Are you attracted to every single member of that group?

No?

Neither are we. It really is that simple.

Which brings me to my next point…

You don’t know if they’re attracted to you. To be fair, this is something gay people get as well (holla, fellow queers!), but bisexual people seem to get it twice as bad, partly due to the fact that as I said above, everyone thinks we’re untrustworthy cheaters. Let me tell you right up-front: I am not attracted to people who aren’t attracted to women. I’m just not. Straight girls? Turn-off. Gay dudes? HUGE turn-off. Non-binary people who do not dig women? Sorry, but nope. If you’re not into me, I am most definitely not into you. So relax – you can be in the locker room together. They’re not checking you out. You’re probably not their type anyway, so don’t flatter yourself. If they were into you, you’d know.

Actually, while I’m on this topic, you don’t even know the genders to which they’re attracted. “Bisexual” means different things to different people. Sometimes it means “attracted to both men and women”. Sometimes it means “attracted to both cisgender men and cisgender women”. Sometimes it means “attracted to both my gender and other genders.” Some of the latter group identify as pansexual, but some don’t, and it’s absolutely zero percent your job to tell people which labels to use. If your bisexual friend is attracted to men and people-who-aren’t-men, that’s cool. If your bisexual friend is attracted to binary people and non-binary people, that’s also cool. If your bisexual friend is into both men and women but mostly likes women, that’s cool too. (Also, can I get her number? She sounds rad.) We choose how we identify – not you, not anyone else, but us.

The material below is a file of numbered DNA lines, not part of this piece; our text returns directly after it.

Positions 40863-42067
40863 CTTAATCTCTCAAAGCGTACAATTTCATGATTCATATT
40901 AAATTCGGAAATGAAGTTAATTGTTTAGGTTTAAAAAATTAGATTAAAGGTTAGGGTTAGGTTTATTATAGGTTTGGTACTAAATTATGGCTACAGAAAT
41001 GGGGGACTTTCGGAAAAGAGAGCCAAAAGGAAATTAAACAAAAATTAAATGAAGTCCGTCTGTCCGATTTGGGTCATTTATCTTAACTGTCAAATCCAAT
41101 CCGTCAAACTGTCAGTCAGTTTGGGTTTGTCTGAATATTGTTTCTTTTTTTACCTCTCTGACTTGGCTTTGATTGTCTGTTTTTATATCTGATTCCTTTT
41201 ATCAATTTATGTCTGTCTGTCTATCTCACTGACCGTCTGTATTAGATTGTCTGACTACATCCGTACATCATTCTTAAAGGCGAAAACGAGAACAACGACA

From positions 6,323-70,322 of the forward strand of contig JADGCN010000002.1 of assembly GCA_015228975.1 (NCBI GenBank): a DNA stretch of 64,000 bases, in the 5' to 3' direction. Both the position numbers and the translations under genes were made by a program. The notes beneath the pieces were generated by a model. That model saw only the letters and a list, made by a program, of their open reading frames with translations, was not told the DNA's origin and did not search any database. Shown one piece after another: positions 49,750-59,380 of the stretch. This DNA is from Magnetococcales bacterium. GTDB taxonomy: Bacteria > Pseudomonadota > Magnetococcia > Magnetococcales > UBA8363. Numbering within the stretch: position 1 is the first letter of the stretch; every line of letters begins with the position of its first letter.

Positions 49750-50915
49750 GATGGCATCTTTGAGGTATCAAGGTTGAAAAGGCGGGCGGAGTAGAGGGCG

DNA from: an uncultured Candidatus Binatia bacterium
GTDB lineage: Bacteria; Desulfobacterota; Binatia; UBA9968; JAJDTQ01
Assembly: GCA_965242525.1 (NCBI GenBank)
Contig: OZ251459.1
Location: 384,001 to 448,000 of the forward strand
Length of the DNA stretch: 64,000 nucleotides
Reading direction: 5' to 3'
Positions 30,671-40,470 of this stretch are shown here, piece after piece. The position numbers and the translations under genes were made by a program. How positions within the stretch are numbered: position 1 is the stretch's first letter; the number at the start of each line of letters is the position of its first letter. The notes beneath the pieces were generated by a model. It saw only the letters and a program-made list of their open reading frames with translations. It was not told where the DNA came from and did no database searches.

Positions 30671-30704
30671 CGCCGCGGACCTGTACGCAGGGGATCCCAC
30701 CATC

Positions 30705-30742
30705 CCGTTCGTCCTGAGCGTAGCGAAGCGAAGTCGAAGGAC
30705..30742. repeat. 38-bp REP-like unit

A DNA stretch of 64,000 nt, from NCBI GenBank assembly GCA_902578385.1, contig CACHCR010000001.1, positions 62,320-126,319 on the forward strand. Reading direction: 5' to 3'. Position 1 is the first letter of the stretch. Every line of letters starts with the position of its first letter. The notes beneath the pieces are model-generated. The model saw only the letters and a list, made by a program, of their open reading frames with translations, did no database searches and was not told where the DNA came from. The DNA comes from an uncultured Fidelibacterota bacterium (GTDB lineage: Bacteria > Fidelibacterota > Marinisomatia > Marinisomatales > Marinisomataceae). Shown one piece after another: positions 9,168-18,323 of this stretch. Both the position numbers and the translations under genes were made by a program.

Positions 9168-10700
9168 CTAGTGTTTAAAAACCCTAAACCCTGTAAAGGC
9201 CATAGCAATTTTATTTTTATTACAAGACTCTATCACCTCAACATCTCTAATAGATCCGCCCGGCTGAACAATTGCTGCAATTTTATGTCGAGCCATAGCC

So it turns out you don’t know much about your new bisexual friend, do you? All of your preconceptions are useless, and you’ll only embarrass yourself by blurting out questions like, “how are you married to a dude if you’re bi?” (I get this in bars a lot) or, “why don’t you have a girlfriend too?” (I also get this in bars a lot). Bisexual people vary as much as monosexual people do. We have sex a lot or not at all. We have a partner or three partners or a rotating roster of partners or no partner at all. We are attracted to men or women or non-binary people, and not always equally. Some of us cheat because people cheat sometimes, but most of us don’t because most people don’t. And don’t think you can pick us out of a crowd, either – in terms of appearance, we run the gamut from roller derby girls with pink spiked hair to belles with long, dark curls and killer red lipstick to gym-going dudes with buzzcuts to quiet, skinny guys in Zelda t-shirts to non-binary femmes or androgynes rocking suit jackets with their Converse. We’re not a monolith any more than any other group is.

So, what do you know about your new bisexual friend?

You know that they’re bisexual, and now you know not to irritate them with asinine and offensive questions. And most importantly, you know that they’re human, so treat them that way.

See? That was easy! Think of how much time I’ve saved you.